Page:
By Raiza Giorgi

Santa Barbara County Sheriff’s officials say they are closely reviewing their emergency notification system for possible changes after an alert on Dec. 19 caused concern and confusion throughout the county.

The alert about the pursuit of an armed robbery suspect was relevant only in parts of Goleta and Santa Barbara.

“The information on this alert was accurate and timely; however, due to an error was sent to a much larger area than intended or needed. We will make every effort to include the location in the future to limit any confusion,” said Kelly Hoover, spokeswoman for the Santa Barbara County Sheriff’s Department.

Dozens of social media comments and responses followed in the hours after the incident Dec. 19.

“It appears to have been an operator error. The alert system default is the entire county. When the alert area was drawn on the map, it did not save correctly per the session protocols, so it defaulted to the county-wide notification,” Hoover said.

The suspect, identified as Michael McCann, 46, of Montecito, was originally pulled over the night of Dec. 18 but fled from deputies, according to the Sheriff’s Office. McCann was then observed stopping and running from his vehicle at 4:31 p.m. on Dec. 19. He was considered armed and dangerous, so the decision was made to send out an alert.

The dispatcher had drawn the map of the affected area and sent the alert at 4:34 p.m., when the suspect was still at large and running through a neighborhood. He was taken into custody near Bishop Diego High School at 4:35 p.m., according to Hoover. A cancellation alert was sent at 4:50 p.m.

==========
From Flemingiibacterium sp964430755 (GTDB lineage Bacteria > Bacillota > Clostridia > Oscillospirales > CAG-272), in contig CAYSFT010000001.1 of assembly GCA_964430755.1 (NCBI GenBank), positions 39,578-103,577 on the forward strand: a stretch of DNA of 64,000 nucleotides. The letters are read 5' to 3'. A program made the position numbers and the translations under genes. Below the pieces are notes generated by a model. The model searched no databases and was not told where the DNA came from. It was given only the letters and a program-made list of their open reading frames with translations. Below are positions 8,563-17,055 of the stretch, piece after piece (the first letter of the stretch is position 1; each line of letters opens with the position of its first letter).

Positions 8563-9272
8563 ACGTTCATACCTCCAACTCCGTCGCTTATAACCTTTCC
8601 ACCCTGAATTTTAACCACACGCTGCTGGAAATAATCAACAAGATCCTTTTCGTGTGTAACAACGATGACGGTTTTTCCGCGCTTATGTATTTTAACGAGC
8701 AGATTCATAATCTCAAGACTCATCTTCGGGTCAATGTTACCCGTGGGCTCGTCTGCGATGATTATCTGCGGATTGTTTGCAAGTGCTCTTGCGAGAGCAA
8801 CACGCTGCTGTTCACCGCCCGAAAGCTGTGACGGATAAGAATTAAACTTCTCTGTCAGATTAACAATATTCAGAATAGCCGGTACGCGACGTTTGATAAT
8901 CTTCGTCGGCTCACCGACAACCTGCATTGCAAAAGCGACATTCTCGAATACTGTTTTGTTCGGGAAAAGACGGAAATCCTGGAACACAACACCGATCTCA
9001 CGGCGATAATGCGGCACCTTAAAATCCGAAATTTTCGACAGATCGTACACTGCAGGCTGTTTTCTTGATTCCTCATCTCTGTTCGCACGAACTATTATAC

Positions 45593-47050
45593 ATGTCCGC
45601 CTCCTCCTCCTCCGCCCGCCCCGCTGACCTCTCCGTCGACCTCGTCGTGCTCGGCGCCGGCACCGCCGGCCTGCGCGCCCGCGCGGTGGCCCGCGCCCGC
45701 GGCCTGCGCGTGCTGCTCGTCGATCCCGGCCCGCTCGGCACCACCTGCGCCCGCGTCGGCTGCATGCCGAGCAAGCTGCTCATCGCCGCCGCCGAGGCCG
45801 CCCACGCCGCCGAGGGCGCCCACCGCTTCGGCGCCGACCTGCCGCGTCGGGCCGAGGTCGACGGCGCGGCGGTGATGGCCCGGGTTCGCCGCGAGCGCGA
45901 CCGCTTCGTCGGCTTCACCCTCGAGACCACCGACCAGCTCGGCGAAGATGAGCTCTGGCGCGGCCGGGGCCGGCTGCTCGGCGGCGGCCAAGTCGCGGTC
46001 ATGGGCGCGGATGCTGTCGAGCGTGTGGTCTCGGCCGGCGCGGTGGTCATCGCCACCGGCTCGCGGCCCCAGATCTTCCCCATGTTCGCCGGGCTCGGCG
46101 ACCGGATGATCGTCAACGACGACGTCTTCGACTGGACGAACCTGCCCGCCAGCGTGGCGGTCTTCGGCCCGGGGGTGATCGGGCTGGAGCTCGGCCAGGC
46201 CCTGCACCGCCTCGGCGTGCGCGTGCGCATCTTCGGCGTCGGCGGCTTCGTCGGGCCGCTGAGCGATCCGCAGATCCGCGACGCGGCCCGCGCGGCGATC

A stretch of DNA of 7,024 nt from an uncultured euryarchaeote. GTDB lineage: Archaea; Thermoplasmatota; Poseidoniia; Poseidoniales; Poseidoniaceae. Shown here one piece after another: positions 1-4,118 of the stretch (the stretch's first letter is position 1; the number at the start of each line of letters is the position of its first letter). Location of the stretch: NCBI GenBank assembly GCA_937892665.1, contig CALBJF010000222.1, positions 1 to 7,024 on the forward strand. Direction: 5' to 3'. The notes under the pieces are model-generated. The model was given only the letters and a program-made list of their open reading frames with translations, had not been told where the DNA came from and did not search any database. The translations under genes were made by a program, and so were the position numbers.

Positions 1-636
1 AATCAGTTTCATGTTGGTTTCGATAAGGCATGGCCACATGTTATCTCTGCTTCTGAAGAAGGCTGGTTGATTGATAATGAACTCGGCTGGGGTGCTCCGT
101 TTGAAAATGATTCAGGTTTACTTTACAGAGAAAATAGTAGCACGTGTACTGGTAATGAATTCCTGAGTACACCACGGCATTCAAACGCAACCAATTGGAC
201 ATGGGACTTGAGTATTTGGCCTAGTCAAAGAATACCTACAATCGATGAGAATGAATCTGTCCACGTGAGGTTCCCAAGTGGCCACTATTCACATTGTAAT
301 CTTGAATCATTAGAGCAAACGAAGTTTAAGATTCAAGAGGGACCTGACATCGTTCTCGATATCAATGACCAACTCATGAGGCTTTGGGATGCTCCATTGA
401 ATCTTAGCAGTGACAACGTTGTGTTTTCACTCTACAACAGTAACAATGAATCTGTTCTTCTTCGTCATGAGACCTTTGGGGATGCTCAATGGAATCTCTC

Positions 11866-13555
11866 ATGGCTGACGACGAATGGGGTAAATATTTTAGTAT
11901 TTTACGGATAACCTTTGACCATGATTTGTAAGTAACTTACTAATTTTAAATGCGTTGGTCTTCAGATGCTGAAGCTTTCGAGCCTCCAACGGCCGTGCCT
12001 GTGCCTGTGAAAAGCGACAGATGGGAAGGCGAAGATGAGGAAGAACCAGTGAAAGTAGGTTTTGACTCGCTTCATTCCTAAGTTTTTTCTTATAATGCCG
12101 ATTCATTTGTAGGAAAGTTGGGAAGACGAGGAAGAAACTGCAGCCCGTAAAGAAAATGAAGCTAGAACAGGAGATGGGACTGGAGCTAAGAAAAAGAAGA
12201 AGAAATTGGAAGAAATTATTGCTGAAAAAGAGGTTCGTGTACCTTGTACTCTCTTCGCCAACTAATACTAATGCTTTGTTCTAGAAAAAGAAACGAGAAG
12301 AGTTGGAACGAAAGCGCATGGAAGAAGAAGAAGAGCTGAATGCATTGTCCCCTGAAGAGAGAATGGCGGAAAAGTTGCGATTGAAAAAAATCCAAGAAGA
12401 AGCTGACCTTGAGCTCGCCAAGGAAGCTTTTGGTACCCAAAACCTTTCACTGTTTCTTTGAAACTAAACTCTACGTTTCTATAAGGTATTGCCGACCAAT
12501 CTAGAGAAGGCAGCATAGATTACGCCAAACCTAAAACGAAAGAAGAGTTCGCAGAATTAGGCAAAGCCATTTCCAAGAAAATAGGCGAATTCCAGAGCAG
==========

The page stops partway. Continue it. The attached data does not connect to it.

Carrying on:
The alert was appropriate, Hoover added, because the suspect was considered armed and dangerous, was in the area of residences and two schools, had driven on a bike path and in the breakdown lanes on the highway, and almost caused at least one traffic accident.

 “People will stop taking action from these alerts if they don’t improve notifying the impacted area,” said Beverly Andersen on the SYV Emergency News and Reporting page.

“They really need to fix this! My wife and son terrified as the last time this went down we had a guy shot to death just blocks away after he invaded a woman’s mobile home. Heard every gunshot go down. How about not freak out an entire county with a warning of something that is going down 30 miles away! Annoying as I was away from home with wife and son freaking out. Let’s figure out how to send update warnings in the appropriate area instead of a blanket warning,” said Phil O’Neill on the Facebook SYV Chat room.

In November, emergency-services managers gave an update to the Board of Supervisors on the county’s Aware & Prepare alerts and other notification methods, including Wireless Emergency Alerting (WEA) messages.

Only 12 percent of people countywide, or 52,850 residents, are signed up to receive emergency alerts, according to Assistant County Executive Officer Terri Nisich. About 10 percent of residents are signed up for Nixle alerts at

Third District Supervisor Joan Hartmann called the 12 percent registration rate abysmal, and county leaders hope to boost that number by using utility company account information to automatically sign up people for alerts, which recent legislation approved.

Residents can register for Aware & Prepare emergency alerts from Santa Barbara County by visiting the website or and click on the red button that states, “Register for Alerts.”

To confirm registration for Aware & Prepare, visit the website or Click on the hyperlink below the red “Register for Alerts” button to get to the login page.

The Nixle system sends 138-character messages, and residents can sign up by texting their ZIP code to the number 888777.


Noozhawk Managing Editor Giana Magnoli contributed to this story.